(active c. 1550-1562 in Moscow)

Exterior view

Saint Basil's Cathedral, Kremlin, Moscow

Rapid growth in Moscow in the 16th century led to the erection of fortifications that enclosed parts of the city, thus transforming it into an architectural whole. In 1535-38 massive stone walls were built around Veliky, now renamed Kitay-gorod ('Chinatown'). Magnificent churches were built on the royal estates on the River Moskva: the votive hipped-roof church of the Ascension in Kolomenskoye (1530-32) and St John the Baptist in D'yakovo (1547) with its half columns and chapels. Close to the main gates of the Kremlin the votive church of the Protective Veil (1555-61), attributed to Postnik Yakovlev, was erected to commemorate victory over the khanate of Kazan. It is now known as St Basil's Cathedral.

The Cathedral of Vasily the Blessed (Russian: Sobor Vasiliya Blazhennovo), commonly known as Saint Basil's Cathedral, is a church in Red Square in Moscow. It was built from 1555 to 1561 on orders from Ivan the Terrible and commemorates the capture of Kazan and Astrakhan. The original building, known as Trinity Cathedral, contained eight churches arranged around a ninth, central church of Intercession; a tenth church was erected in 1588 over the grave of venerated local saint Vasily (Basil).

Ivan's architects opted for a symmetrical floor plan with eight side churches around the core, producing a coherent, logical plan. The central core and the four larger churches placed on the four major compass points are octagonal; the four diagonally placed smaller churches are cuboid, although their shape is barely visible through later additions. The larger churches stand on massive foundations, while the smaller ones were each placed on a raised platform, as if hovering above ground. Inside the composite church is a labyrinth of narrow vaulted corridors and vertical cylinders of the churches.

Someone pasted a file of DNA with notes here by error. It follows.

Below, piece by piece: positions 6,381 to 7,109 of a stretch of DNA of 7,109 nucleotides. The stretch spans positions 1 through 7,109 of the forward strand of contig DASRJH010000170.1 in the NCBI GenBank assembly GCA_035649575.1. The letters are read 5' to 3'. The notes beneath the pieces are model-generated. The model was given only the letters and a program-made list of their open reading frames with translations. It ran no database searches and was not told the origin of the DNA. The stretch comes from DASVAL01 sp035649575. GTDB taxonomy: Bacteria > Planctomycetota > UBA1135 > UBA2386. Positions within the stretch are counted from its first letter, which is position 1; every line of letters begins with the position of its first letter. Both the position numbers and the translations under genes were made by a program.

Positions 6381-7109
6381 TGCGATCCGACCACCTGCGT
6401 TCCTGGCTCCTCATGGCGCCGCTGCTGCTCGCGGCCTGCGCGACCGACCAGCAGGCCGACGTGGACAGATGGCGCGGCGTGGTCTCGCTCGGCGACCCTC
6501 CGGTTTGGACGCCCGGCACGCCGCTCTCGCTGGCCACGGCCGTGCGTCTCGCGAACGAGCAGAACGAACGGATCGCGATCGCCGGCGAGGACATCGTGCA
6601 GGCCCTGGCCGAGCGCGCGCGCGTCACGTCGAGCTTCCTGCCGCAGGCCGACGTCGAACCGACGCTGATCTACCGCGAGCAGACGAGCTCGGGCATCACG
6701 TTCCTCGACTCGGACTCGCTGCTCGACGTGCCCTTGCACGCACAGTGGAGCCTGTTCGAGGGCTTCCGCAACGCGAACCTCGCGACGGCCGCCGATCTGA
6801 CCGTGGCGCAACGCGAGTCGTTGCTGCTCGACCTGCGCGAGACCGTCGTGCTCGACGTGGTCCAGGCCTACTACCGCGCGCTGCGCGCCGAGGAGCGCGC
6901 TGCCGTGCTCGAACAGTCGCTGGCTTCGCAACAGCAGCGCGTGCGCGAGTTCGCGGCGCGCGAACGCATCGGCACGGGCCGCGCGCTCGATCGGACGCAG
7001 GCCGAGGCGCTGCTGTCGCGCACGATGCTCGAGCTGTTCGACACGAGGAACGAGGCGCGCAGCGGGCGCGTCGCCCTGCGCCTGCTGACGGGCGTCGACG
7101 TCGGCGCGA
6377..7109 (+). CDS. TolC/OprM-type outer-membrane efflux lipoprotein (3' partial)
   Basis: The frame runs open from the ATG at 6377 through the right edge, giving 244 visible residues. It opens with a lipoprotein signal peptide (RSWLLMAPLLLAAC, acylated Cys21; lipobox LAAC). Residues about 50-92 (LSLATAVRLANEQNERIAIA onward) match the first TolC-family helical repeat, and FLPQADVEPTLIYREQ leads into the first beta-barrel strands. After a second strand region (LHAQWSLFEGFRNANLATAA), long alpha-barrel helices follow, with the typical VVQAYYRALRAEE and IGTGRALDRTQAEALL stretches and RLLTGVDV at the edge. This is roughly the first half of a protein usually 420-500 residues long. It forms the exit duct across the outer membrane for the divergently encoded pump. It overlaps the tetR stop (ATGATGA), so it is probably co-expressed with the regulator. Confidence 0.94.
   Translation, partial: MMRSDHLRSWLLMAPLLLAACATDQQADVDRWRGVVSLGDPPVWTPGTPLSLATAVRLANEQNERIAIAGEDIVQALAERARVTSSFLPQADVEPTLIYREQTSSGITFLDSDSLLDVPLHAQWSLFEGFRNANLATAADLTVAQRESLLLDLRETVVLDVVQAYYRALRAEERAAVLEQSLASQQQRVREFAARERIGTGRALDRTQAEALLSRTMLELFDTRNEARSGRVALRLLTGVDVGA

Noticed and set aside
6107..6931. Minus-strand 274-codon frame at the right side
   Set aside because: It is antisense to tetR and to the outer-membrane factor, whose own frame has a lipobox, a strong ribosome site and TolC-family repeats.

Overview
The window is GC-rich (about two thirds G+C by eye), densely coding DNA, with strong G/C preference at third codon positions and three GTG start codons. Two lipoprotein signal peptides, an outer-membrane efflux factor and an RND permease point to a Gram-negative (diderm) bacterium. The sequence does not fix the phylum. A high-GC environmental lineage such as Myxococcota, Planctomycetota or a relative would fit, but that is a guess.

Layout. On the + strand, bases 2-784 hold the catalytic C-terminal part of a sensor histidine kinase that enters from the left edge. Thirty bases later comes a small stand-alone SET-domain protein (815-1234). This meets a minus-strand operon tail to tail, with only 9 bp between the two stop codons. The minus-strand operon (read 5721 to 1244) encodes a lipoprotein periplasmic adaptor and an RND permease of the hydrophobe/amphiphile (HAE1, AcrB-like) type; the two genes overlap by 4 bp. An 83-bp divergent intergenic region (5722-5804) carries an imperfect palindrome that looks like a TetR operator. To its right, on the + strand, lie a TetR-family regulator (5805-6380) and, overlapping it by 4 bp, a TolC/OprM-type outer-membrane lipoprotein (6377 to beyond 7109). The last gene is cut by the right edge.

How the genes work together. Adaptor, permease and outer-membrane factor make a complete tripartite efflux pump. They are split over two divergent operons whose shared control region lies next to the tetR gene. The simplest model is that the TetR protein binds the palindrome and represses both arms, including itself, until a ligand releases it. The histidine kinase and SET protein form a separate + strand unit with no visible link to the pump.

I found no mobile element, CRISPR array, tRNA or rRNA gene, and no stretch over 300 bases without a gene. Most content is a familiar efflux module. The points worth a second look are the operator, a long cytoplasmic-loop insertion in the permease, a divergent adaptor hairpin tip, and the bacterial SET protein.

The foundations, as was traditional in medieval Moscow, were built of white stone, while the churches themselves were built of red brick, then a relatively new material. The builders used brick as a decorative medium both inside and out, leaving as much brickwork open as possible; when location required the use of stone walls, it was decorated with a brickwork pattern painted over stucco. The church acquired its present-day vivid colours in several stages from the 1680s to 1848.

The cathedral underwent several developments from the sixteenth century to the 1920s when it became a public museum.

View the section and ground plan of Saint Basil's Cathedral.